There are two key differences. First, the mid-level introduction series continues through the touch points, no matter if we hear back from the donor or not. In major gifts, the seven-step series ends after a two-way connection is made. Why? Well, because that’s when they become “qualified.” Once qualified, we work to build a deeper one-to-one relationship by planning monthly touch points for each donor, specific to their passions and interests. Mid-level continues at a one-to-some pace throughout the entire introduction series, even if we have a two-way connection to the donors. We’re still trying to build a relationship and are still listening for passions and interests, but the communication plan is built for the entire portfolio.
Second, the major gifts qualification process concludes with a “final note.” If we don’t connect with a donor during the process, we send them a final note and close the process. We then move the donor to another part of the donor pipeline that is most suitable. In mid-level, we continue communicating until they are removed from our caseload.
Q: My donor told me they don’t want to hear from me, so I removed them from ALL communications, just like they asked. Is that right?
A: No! This is a “bee in my bonnet” topic because I feel so strongly about it. Please do not remove your donor from direct response if they tell you they don’t want a relationship with you!! We’ve seen time and time again that when fundraisers take donors out of the direct response stream, the donor stops giving. Please don’t do that!
This is a situation where you can use Permission-Based Asking™ to better understand what the donor wants. Here’s an example:
“Thank you for sharing that you don’t want to receive any more communications from me. Do you mind if I ask you a couple of follow-up questions to ensure I’m serving you properly?” (They’re going to give you permission). “Are you no longer wanting to receive the impact pieces I have been sending, or are you concerned about the number of mailing and solicitations you’re receiving from us in general?”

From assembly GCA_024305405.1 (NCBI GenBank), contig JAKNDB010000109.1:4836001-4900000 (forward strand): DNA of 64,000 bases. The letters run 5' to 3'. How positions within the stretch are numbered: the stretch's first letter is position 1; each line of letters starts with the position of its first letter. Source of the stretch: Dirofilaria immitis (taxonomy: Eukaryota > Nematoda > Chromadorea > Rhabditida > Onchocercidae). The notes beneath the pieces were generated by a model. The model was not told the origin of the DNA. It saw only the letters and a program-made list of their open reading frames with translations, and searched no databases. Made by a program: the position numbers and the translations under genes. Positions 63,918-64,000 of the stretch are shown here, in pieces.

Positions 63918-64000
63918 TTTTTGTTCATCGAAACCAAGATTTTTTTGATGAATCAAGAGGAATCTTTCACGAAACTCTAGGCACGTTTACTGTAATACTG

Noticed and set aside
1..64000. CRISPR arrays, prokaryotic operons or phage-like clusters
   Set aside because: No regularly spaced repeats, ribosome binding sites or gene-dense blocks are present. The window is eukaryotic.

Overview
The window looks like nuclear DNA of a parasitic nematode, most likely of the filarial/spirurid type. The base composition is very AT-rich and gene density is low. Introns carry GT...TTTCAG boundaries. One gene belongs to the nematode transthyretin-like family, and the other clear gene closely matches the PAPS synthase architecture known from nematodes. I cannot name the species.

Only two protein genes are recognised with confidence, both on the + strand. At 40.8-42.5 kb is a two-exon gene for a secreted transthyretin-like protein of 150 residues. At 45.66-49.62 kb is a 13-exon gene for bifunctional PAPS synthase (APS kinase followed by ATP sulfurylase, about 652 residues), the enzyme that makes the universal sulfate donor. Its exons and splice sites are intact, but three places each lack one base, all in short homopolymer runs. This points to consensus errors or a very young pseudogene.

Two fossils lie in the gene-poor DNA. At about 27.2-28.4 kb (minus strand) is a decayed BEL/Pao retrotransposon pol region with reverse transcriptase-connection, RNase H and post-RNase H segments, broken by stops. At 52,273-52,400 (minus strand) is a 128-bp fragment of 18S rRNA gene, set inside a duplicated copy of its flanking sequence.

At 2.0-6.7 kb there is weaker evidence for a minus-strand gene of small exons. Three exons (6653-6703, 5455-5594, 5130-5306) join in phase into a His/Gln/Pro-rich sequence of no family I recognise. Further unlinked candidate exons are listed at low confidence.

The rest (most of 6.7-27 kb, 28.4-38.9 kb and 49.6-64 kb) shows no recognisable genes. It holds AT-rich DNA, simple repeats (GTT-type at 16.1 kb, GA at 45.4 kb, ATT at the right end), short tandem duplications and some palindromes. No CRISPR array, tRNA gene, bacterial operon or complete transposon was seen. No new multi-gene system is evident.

Let’s pretend they tell you it’s both. Your job is to ensure you keep this donor in your direct response mailings at least 1-2x a year, depending on when they give. That’s when I recommend you say, “I appreciate that you’ve been so open with me about your preferences. Looking at your history of giving, I see you normally support us in December and May. Would it be ok if we sent you a mailing in November and April as a friendly reminder that it’s your typical season of giving?”
A large percentage of the time, your donors are going to agree to this.
I know this is a lot to absorb, so I’m going to end Part 1 of our Q&A here. Stay tuned for the second half of this series, where I answer questions about how frequently you should move donors to major gifts, when we recommend removing donors from mid-level, and how often you should be reaching out to your mid-level donors.
Until next time, Veritus friends.
Kara Ansotegui is Director of Client Services at Veritus Group. She has over 20 years of experience in non-profit leadership serving in fundraising and marketing executive roles. Kara has been responsible for strategic program development in major gifts, mid-level, and donor relations. She has served as the CRM data management SME for numerous non-profits. Kara has an undergraduate in Business Administration from Oregon State University and an MBA in Marketing from Georgia State University.